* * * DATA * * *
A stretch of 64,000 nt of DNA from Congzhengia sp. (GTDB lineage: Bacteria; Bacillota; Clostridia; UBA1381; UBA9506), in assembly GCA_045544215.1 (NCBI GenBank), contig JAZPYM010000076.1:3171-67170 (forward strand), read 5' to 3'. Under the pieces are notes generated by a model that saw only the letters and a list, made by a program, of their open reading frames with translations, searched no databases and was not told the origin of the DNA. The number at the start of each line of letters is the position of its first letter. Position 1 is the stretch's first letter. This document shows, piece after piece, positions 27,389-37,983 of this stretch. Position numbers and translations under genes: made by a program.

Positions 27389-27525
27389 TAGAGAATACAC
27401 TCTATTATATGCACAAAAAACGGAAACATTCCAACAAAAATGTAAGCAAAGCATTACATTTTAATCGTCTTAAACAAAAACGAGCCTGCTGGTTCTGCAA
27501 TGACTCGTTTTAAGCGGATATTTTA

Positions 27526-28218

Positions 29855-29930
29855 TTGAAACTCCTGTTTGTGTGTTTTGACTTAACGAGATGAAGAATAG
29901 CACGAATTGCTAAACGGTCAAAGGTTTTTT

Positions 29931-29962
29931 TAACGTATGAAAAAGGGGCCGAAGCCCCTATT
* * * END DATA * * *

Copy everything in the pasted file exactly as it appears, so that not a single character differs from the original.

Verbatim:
A stretch of 64,000 nt of DNA from Congzhengia sp. (GTDB lineage: Bacteria; Bacillota; Clostridia; UBA1381; UBA9506), in assembly GCA_045544215.1 (NCBI GenBank), contig JAZPYM010000076.1:3171-67170 (forward strand), read 5' to 3'. Under the pieces are notes generated by a model that saw only the letters and a list, made by a program, of their open reading frames with translations, searched no databases and was not told the origin of the DNA. The number at the start of each line of letters is the position of its first letter. Position 1 is the stretch's first letter. This document shows, piece after piece, positions 27,389-37,983 of this stretch. Position numbers and translations under genes: made by a program.

Positions 27389-27525
27389 TAGAGAATACAC
27401 TCTATTATATGCACAAAAAACGGAAACATTCCAACAAAAATGTAAGCAAAGCATTACATTTTAATCGTCTTAAACAAAAACGAGCCTGCTGGTTCTGCAA
27501 TGACTCGTTTTAAGCGGATATTTTA

Positions 27526-28218

Positions 29855-29930
29855 TTGAAACTCCTGTTTGTGTGTTTTGACTTAACGAGATGAAGAATAG
29901 CACGAATTGCTAAACGGTCAAAGGTTTTTT

Positions 29931-29962
29931 TAACGTATGAAAAAGGGGCCGAAGCCCCTATT